Disposal and recycling of chemical based batteries is a major environmental nightmare. What should the government do in addressing this challenge?

There are existing best practices that are used by industries such as Lead Acid batteries where recycling rate is greater than 98%. The recycling rate may be different based on type of batteries and the end of life value of the components. The key is in having clear labelling as well as encourage vendors and supply chain to be responsible for the end of the life recycling. Manufacturers are also working on finding ways in which environmentally benign components are used as electrolytes in upcoming batteries.

 

What and how does MNRE support the deployment of energy storage applications in India today? Is there any support programme in the planning stage or will be soon implemented? Are there any complementary state policies in place, if so where and what do they aim at?

MNRE is supporting energy storage research by facilitating solar PV and storage integration at the Solar Energy Center. MNRE has also offered to evaluate exemption from import duties for energy storage technologies that are used for solar or wind integration projects. Apart from this, the push provided by MNRE for solar and wind deployment is one of the major drivers for energy storage integration in India.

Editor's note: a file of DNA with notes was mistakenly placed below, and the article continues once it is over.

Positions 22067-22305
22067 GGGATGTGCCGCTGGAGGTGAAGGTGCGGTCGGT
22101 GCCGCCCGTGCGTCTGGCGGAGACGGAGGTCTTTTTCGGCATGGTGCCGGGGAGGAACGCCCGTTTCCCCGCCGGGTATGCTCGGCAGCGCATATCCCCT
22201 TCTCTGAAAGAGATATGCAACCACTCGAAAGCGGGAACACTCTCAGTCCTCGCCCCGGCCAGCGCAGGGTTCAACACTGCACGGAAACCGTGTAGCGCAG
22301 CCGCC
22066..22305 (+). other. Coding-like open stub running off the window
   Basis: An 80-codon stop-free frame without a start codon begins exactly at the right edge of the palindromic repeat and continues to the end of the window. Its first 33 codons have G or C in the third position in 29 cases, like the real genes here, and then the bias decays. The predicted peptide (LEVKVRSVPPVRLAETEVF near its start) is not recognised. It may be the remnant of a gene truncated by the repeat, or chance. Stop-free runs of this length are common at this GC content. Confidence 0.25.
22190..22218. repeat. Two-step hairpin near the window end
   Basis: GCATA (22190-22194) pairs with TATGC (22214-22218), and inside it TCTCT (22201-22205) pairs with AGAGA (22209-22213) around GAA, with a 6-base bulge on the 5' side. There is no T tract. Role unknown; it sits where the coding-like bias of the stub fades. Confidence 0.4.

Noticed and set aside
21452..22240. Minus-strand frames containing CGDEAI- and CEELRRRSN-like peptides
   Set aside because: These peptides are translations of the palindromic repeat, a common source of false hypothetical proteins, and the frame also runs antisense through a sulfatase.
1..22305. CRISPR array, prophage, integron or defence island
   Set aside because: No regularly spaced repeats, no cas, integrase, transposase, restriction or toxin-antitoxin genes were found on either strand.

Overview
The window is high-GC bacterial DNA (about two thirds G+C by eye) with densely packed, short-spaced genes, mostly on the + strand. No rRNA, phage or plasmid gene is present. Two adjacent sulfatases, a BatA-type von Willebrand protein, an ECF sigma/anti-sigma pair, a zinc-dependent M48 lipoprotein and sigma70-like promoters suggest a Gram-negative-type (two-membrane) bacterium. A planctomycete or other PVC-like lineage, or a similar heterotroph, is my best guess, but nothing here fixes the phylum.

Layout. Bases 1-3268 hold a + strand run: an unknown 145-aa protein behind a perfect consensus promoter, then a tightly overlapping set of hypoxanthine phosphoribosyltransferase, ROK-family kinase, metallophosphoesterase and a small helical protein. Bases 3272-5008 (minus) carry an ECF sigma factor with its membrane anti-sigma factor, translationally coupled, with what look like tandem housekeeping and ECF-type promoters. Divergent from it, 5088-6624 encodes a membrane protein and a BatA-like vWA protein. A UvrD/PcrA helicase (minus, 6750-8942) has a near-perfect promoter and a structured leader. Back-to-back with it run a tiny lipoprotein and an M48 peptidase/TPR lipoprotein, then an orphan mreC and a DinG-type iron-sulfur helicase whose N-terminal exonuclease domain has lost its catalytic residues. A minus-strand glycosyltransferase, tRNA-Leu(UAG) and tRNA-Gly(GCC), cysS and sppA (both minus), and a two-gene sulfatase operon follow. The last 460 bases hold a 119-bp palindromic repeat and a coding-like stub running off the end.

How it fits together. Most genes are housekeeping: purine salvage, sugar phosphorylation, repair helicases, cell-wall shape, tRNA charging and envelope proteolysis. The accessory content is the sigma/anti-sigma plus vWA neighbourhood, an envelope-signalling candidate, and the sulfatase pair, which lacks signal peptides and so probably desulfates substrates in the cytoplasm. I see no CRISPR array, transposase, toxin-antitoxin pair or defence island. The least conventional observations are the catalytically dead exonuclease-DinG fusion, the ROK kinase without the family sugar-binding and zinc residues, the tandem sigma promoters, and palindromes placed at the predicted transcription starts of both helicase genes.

From your perspective what kind of incentives are needed that energy storage in India will eventually take off?

The biggest issue in India is transparent and realistic pricing of electricity. We work a lot on keeping the average price low and rely on load shedding for avoiding peaker. Instead of load shedding, if we start relying on TOU pricing, demand response programs then there will be more incentives for customers to adopt energy storage. Similarly for utilities, there needs to be obligation to serve load and penalties for not meeting power quality and reliability standards, which will also create incentives for utilities to deploy storage at distribution level.


There are existing incentives such as PAT which can provide incentives for generators to implement storage for improving heat rate. Also the issues related to available transmission paths is resulting in transmission operators to pay attention to energy storage.